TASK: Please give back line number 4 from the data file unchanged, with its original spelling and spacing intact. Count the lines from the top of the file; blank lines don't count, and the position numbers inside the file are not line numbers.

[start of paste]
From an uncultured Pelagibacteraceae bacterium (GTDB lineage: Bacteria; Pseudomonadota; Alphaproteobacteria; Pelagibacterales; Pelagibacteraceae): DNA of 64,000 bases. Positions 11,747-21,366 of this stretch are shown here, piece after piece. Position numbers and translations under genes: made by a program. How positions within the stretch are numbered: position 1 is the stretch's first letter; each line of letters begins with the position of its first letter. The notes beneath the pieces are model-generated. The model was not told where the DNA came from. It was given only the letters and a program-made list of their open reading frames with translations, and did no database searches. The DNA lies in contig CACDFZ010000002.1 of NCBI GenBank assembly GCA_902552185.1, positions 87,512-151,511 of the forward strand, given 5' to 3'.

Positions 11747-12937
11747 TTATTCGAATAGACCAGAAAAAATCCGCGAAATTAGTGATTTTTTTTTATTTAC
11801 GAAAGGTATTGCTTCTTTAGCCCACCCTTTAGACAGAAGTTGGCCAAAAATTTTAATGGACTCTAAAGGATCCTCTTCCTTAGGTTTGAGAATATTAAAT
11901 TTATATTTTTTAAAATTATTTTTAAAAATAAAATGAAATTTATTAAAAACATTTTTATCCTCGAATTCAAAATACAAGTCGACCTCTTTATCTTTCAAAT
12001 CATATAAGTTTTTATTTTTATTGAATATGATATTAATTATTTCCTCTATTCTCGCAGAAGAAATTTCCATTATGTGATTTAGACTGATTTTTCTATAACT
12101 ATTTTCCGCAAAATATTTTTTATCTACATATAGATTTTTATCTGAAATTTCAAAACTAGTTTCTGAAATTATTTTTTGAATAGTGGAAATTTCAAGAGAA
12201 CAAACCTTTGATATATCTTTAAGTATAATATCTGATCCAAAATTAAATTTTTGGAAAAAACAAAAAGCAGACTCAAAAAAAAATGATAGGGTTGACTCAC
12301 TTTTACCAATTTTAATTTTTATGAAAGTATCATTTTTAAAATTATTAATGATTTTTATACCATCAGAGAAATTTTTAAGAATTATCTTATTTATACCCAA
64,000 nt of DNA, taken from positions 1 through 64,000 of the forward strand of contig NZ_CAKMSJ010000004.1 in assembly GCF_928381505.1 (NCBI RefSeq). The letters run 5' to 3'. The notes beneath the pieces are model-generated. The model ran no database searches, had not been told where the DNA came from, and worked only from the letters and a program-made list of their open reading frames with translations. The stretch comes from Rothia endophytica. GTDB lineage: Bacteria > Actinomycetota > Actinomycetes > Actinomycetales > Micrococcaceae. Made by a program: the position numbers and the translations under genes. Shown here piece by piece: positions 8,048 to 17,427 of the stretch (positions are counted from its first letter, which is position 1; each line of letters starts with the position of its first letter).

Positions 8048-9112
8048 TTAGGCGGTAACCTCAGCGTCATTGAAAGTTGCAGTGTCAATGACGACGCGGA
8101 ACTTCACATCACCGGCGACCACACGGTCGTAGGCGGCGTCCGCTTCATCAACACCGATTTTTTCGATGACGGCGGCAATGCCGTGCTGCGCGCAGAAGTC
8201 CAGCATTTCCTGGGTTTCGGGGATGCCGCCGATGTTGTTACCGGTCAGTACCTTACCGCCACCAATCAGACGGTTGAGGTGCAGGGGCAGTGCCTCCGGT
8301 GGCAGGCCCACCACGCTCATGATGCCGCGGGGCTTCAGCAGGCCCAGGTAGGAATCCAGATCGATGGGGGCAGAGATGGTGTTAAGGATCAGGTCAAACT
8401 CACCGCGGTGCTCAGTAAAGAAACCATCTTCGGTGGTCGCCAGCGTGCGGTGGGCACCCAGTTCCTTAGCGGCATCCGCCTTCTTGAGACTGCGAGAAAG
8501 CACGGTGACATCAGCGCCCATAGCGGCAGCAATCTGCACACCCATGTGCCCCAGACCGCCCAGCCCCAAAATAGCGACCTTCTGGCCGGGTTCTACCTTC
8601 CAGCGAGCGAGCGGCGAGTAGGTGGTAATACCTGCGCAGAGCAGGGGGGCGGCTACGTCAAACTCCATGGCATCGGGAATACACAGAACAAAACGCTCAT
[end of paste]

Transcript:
11801 GAAAGGTATTGCTTCTTTAGCCCACCCTTTAGACAGAAGTTGGCCAAAAATTTTAATGGACTCTAAAGGATCCTCTTCCTTAGGTTTGAGAATATTAAAT